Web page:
An Employer's Guide to Workers’ Compensation in Illinois

Learn the basics about workers’ compensation insurance coverage and claims for an Illinois business owner.

Most Illinois businesses with employees are required to pay for workers' compensation insurance (WC or workers' comp insurance). The insurance provides compensation to employees who suffer work-related injuries. Here are some basic facts that you need to know about workers' comp insurance in Illinois as a business owner and employer.

Who is Required to Have Workers' Comp Insurance?

If your Illinois business has just one employee, even if the employee is part-time, you're required to carry workers' compensation insurance in virtually all cases. Business owners, such as members of LLCs, corporate officers, partners in partnerships, and sole proprietors, usually are not required to be covered by workers' compensation insurance. However, owners of businesses engaged in extra hazardous occupations, such as construction, are required to be covered by WC insurance in almost all cases.

Who Administers Workers' Comp Insurance?

The Illinois Workers' Compensation Commission (IWCC) is the primary state agency that handles workers' comp claims. Most of the law for WC insurance is contained in Illinois's Workers' Compensation Act (820 ILCS 305). In addition to the Act, there are also administrative rules (Title 50, particularly parts 9010 through 9140) that cover workers' compensation in Illinois.

Where Can You Get Insurance?

In Illinois, workers' compensation insurance is available through private insurance companies. The IWCC has a website where you can search for insurers. If your business is unable to obtain coverage through a private insurer, you can get coverage through the state's insurer of last resort, which is administered by the National Council of Compensation Insurance. However, premiums through the Council can be 50% higher than through private insurers. There is also an option to self-insure, but this may not be advisable for smaller businesses, in part because it requires that a lot of money be set aside to cover potential claims.

What First Steps Should You Take if an Employee Gets Hurt?

An injured employee usually must notify you if he or she is injured at work. The notice can be oral or in writing. An employee must notify you of the injury within 45 days of the date of the injury.

After you receive notice from the employee, inform your WC insurance carrier or WC administrator. You must do this even if you want to dispute the employee's injury claim. If the employee cannot work for more than three days because of the injury, you also must do one of the following:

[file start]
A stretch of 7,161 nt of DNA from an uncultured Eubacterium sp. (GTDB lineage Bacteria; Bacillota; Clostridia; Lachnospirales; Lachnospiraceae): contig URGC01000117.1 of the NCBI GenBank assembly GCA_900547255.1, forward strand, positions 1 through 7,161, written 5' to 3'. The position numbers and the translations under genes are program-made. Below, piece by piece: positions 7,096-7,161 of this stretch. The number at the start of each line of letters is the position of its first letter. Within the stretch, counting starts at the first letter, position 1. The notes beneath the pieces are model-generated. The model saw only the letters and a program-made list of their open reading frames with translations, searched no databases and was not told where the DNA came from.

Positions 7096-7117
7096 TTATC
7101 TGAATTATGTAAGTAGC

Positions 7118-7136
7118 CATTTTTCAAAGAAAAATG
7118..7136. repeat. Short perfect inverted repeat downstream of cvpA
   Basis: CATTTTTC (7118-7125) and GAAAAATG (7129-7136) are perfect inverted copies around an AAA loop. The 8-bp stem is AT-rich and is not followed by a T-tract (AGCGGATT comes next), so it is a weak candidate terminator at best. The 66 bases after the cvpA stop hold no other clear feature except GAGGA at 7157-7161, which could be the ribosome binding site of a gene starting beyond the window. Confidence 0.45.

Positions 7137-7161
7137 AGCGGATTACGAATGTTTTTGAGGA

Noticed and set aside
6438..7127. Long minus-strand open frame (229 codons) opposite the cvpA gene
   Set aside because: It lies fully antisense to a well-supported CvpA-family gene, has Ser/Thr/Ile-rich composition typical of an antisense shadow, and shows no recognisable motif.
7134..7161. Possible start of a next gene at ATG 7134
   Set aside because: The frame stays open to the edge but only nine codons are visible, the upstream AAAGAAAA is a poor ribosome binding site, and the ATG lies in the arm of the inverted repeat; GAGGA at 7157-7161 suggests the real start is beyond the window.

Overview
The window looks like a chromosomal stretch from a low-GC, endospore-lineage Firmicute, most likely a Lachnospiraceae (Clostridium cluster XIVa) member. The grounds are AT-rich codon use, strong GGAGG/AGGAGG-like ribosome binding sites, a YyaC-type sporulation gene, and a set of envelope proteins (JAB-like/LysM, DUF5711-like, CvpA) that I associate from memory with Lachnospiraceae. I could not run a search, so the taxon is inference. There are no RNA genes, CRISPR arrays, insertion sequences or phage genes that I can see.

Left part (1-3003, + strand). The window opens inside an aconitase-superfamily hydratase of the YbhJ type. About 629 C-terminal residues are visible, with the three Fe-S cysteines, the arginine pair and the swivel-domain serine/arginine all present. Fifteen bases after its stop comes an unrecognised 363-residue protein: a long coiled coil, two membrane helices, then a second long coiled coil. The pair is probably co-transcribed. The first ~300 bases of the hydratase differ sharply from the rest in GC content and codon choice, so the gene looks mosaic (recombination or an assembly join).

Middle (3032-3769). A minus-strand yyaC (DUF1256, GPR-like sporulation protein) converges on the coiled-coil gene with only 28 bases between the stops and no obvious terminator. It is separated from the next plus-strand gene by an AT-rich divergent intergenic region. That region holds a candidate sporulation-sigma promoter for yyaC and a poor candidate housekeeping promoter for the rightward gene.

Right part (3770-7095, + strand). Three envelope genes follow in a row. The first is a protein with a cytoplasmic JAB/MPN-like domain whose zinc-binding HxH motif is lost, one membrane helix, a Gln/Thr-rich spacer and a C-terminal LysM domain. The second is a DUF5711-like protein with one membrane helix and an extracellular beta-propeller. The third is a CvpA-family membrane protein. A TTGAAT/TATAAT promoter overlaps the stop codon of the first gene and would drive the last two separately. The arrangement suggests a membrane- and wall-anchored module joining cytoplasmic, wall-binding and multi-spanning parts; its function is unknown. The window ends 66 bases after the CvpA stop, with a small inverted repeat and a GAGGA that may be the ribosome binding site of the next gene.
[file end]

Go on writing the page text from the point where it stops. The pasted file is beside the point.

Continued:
• start making WC payments to the employee
  • give the employee a written explanation of additional information you need; or
  • give the employee a written explanation of why benefits are being denied.

If an injury causes an employee to miss more than three days of work, you also must file a Form 45, Employer's First Report of Injury, with the IWCC. You should submit reports electronically through the IWCC website. Minor injuries, such as those only requiring first aid, do not need to be recorded or reported.

Beyond these initial steps, there are subsequent steps to the WC claims process, not covered here. The IWCC has a handbook with details.

What If You Don't Believe Your Employee Has a Valid Claim?

If you think your employee's workers' comp claim is partly or totally invalid, and therefore don't provide benefits to the employee, the employee will file a Form IC-1, Application for Adjustment of Claim (Application for Benefits). In most cases, an employee must file with the IWCC within three years of the injury or else lose his or her right to benefits. The IWCC assigns a case number and an arbitrator to the matter when it receives the application. Within three months, or sooner in certain emergency situations, there will be a so-called status call to check on the status of the matter.

Beyond the status calls, an employer or employee may request a hearing. If no one requests a hearing, status calls will continue every three months for at least three years. Initially, hearings are conducted by IWCC arbitrators. An arbitrator's decision can be appealed to a state trial court. That decision can, in turn, be appealed in a state appellate court.

What If You Don't Have Workers' Comp Insurance?

If you knowingly fail to carry workers' compensation insurance, you may be subject to a fine of $500 per day with a minimum fine of $10,000. Corporation officers can be held personally liable for fines. In addition, you will lose employer protections you would otherwise have under the Workers' Compensation Act. Some of the penalties are covered on an IWCC FAQ page.

Additional Information

There are many other workers' compensation requirements for Illinois employers, such as putting up posters about workers' compensation coverage where employees can see them, that are not covered here. The Nolo website has a section devoted to workers' compensation. In addition, the Illinois Workers' Compensation Commission website also contains many useful resources.

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